We Should’ve Known Loki Would Be Behind the Unsolved Mystery of D.B. Cooper

Image Source: YouTube user Marvel Entertainment

Who knew that the first episode of Loki would reveal the identity of infamous hijacker D.B. Cooper? Well, sort of. Arguably one of the greatest mysteries of the 20th century, it’s been 50 years since someone using the alias of Dan Cooper purchased a ticket and boarded a plane for Seattle. But how does Loki, the God of Mischief, fit into all of this? Well, if the events of Loki are to be believed, he’s been D.B. Cooper all along.

To understand Loki‘s reference, here’s an overview of what really happened. On Nov. 24, 1971, a man in his mid-40s used cash to purchase a one-way ticket to Seattle. While waiting for the flight to take off, he ordered a drink and handed the flight attendant a note indicating that he had a bomb in his briefcase. After showing her “the bomb,” he gave her a new note requesting four parachutes and $200,000 in $20 bills. When the flight landed, Cooper exchanged the passengers for the money and parachutes. The plane then took off for Mexico City, and while en route, Cooper jumped out the back of the plane with the ransom money, never to be seen again. There was a new development in 1980 when a young boy found a rotting package full of bills that matched the ransom money’s serial numbers. However, in 2016, the FBI officially “redirected resources allocated to the D.B. Cooper case to focus on other investigative priorities.”

Image Source: YouTube user Marvel Entertainment

On the show, Loki in his Cooper guise is downright flirtatious while interacting with the flight attendant. It all feels like a game to him as he’s not doing it for monetary gains, like the real Cooper, or because he’s “burdened with glorious purpose.” Nope, Loki hijacks the plane and demands the money because he loses a bet against Thor. The “real” reason, or at least the MCU’s reason, that Cooper has never been found is that just as Loki jumps out of the plane, he returns to Asgard via Heimdall and the Bifrost.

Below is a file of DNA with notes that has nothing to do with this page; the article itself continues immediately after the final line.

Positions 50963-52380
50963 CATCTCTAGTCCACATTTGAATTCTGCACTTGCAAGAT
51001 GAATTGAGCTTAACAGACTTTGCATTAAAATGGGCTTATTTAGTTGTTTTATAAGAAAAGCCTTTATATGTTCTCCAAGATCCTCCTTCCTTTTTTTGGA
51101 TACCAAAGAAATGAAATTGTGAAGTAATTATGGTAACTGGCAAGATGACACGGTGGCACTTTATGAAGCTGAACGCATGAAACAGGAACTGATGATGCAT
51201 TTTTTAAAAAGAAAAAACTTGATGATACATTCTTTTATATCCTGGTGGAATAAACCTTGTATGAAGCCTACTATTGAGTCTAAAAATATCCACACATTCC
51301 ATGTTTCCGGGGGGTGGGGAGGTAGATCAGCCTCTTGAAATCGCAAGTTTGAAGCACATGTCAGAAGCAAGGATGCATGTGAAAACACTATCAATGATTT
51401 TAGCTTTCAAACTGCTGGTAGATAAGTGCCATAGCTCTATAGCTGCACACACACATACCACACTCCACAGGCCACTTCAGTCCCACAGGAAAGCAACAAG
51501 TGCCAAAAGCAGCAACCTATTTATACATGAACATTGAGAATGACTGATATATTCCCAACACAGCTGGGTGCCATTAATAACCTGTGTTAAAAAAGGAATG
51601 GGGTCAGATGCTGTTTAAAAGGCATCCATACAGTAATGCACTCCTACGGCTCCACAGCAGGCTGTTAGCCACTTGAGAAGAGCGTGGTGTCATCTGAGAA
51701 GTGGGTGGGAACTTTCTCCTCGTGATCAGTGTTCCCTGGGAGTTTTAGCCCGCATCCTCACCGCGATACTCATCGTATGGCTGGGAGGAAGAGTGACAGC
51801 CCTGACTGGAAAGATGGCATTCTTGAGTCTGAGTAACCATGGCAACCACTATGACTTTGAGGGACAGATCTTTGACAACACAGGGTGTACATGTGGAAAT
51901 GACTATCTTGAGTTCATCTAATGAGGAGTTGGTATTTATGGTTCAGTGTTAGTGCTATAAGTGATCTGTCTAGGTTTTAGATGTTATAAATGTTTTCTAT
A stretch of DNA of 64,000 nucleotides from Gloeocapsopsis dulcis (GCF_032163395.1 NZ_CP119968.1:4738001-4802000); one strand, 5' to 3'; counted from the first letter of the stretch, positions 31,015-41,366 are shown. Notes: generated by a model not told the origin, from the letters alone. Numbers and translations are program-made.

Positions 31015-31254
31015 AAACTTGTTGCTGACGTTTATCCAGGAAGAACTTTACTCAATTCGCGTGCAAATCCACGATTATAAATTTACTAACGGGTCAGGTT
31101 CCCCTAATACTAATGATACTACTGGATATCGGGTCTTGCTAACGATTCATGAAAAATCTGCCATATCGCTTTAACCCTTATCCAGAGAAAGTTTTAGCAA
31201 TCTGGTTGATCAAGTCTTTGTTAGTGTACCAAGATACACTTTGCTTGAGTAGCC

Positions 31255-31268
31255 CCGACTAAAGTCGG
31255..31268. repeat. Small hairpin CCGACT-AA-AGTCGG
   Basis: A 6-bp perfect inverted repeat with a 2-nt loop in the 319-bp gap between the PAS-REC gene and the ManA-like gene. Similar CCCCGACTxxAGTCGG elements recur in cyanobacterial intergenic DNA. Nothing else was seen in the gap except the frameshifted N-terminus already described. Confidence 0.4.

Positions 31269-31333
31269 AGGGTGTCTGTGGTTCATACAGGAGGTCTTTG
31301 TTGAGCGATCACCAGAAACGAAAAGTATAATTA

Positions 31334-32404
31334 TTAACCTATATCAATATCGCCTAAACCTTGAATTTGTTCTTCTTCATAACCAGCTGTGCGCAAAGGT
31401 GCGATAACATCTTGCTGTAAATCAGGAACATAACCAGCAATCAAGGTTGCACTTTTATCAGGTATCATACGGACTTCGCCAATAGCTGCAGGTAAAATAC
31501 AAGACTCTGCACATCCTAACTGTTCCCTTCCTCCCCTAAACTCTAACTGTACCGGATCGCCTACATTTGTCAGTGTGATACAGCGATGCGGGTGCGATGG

If you’re wondering why the MCU felt the need to make Loki the answer to this particular mystery, it’s all because of head writer Michael Waldron. “That was me writing the pilot, or writing the first episode, having fun with Mobius showing Loki the scenes from his life,” he said in an interview with Decider. “People, I think when they heard about this show, they always thought, ‘OK, it’s Loki traveling through time influencing historical events’ . . . And I got excited about, ‘What is the really fun stuff that we can imagine [for Loki]?’ And I just love D.B. Cooper. It’s a great piece of American folklore and now it’s canon: Loki is D.B. Cooper [in the Marvel Cinematic Universe]. We solved the riddle.” Loki is now streaming on Disney+.

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